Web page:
The Conservatives are definitely under instructions — well, strong recommendations, at least — to tweak Kennedy over what I gather we’re to believe is a spotty at best attendance record. Oh, and Lois Brown thinks this motion is “inappropriate” as well.
Dennis Bevington, on the other hand, seems to be four square behind it — he can’t understand why the government wouldn’t want to get those numbers out there, and show how this program is getting things done for Canadians; he thinks the motion could be “fleshed out” with more detail via friendly amendment, but otherwise, he thinks it’s just fine.
Although he’s still ostensibly debating his motion to invite Page to appear, Kennedy takes advantage of his second turn at the mic to mount a spirited defence of his report, and reminds Laframboise that the AG has “different responsibilities” — she investigates money that has already spent, and not — money that is in the process of maybe or maybe not being spent.
This is the infrastructure committee, Kennedy reminds all and sundry — how can it *possibly* have taken *this* long for it to look into the government’s infrastructure program? Which is, admittedly, a good question: apparently, they’ve been swanning off to study light rail and other such tangential matters. Of course, a perfectly good response would be: What took you so long to bring forward a motion to do so, sir?
Another Kennedy-never-shows-up shot from Jeff Watson, who claims that he’s only here when it involves a “politically sexy” issue — like this one. He then goes into a rambling diatribe against the media — by which he means ITQ, who is the only reporter in attendance, and who, contrary to his innuendo, is not in anyone’s “tow”. for the record.
He works himself into a tizzy by the end of his rant, and then huffs off to the snack table, handing the floor over to Hoeppner, who seems to think that committees have the power to call elections. Sorry, “unwanted elections”, which is how any such exercise in forcible democracy is to be styled for the foreseeable future, at least as far as the official talking points.
Sukh Dhaliwal speaks in favour of the motion, or in favour of the *idea* of the motion, or the concept of the idea, but Mario Laframboise is still cautiously pessimistic that Page really knows much more than the rest of us, at least as far as the infrastructure rollout.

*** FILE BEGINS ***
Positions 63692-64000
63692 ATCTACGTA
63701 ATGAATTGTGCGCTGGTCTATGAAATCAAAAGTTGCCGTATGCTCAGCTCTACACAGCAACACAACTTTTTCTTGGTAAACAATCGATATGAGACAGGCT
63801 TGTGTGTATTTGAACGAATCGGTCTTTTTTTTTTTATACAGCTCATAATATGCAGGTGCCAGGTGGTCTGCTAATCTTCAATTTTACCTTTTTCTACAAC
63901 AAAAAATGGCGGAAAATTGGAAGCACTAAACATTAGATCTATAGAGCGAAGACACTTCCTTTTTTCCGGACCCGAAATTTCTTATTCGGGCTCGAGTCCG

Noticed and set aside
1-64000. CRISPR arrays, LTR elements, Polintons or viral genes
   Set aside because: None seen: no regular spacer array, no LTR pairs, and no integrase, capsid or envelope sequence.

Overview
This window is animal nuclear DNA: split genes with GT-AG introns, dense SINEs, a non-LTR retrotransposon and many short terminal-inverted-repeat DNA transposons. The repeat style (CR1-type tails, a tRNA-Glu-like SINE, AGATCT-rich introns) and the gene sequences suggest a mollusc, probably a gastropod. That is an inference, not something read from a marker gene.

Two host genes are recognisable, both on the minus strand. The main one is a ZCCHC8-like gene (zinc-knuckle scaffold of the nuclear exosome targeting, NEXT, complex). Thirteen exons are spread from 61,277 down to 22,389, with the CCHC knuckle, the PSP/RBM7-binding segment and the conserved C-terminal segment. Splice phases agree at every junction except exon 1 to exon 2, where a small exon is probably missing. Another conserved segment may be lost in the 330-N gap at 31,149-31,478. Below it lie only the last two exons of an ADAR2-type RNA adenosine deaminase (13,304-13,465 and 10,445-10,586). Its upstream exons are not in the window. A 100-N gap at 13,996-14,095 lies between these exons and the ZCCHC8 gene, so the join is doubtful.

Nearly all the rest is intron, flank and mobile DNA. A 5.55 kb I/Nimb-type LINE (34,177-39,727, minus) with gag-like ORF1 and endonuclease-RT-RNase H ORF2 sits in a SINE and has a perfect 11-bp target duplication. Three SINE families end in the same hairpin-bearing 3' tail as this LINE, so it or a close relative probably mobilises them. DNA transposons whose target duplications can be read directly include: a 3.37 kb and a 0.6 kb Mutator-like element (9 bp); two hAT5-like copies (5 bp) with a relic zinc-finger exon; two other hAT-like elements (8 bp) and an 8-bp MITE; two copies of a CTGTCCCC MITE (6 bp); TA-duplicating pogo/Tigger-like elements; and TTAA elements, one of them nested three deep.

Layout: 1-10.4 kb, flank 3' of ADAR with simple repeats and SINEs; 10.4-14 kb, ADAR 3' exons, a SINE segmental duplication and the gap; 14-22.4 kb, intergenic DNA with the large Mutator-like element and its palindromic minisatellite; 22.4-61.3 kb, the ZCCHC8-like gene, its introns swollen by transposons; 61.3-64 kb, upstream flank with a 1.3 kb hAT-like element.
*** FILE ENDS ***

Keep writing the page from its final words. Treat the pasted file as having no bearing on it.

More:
Meanwhile, Brian Jean once again pretends that he thinks Gerard Kennedy has no idea that actionplan.gc.ca exists — seriously, you guys, we’ve *all* seen the ads — and then reads from various news clippings. He’s also still after Kennedy to tell the committee who his office purported to represent when they called the various projects, which ITQ, frankly, finds baffling; is he really suggesting that this information should have been kept back from anyone other than an authorized government agency? Because that doesn’t sound like the party of transparency that ITQ remembers from the days of the *last* infrastructure spending spree.
With that, the chair closes debate — no fussin’ or filibustering, but straight to the vote, and it fails when Laframboise and his Bloc colleague vote with the government on what seem, to ITQ, at least, to be fairly reasonable gounds.
And now, onto the motion to invite the former Conservative candidate turned “accidental whistleblower”, according to Kennedy. Does his former party believe Gordon Landon should be “stifled” from expressing his views, or sharing what he knows about the allocation of funds? Oh, what do you *think*, Gerard? Seriously, no. “He’s still a card-carrying member of the Conservative Party,” he notes — yet he has shown a “willingness to speak out publicly” and an independent streak, all of which makes him an excellent potential witness.
Brian Jean can barely restrain his snickers — this is a “witch hunt”, he sniffs; he’s never so much as met Mr. Langdon (sic), and the suggestion that there is a vast conspiracy at work is just a little bit “repugnant”.
Okay, so the Bloc Quebecois is once again siding with the government — as far as Laframboise is concerned, the allocation in Quebec, at least, has been fair and equitable, and they — the Bloc, that is, and Quebeckers, presumably — are happy with how the money is being spent. For the most part. He thinks this motion is nothing more than a “settling of scores,” so he’ll be voting against it.
Kennedy tries to be gracious in responding to the Bloc critique — he understands that Landon won’t have much to offer as far as new information on Quebec, and now *he* keeps referring to him as “Langdon”; anyway, he knows that he’s lost this round, but makes — or re-makes — his case once again.
This time around, not even the NDP votes with Team Kennedy: the motion is defeated, 6 to 3. So that’s that, and with no further business — oh, put that hand down, Brian Jean — we’re adjourned.
And that’s all for today’s show. Is it still raining out there? Come to think of it, given the apocalyptic skies earlier this afternoon, if it is, would that be water, or toads?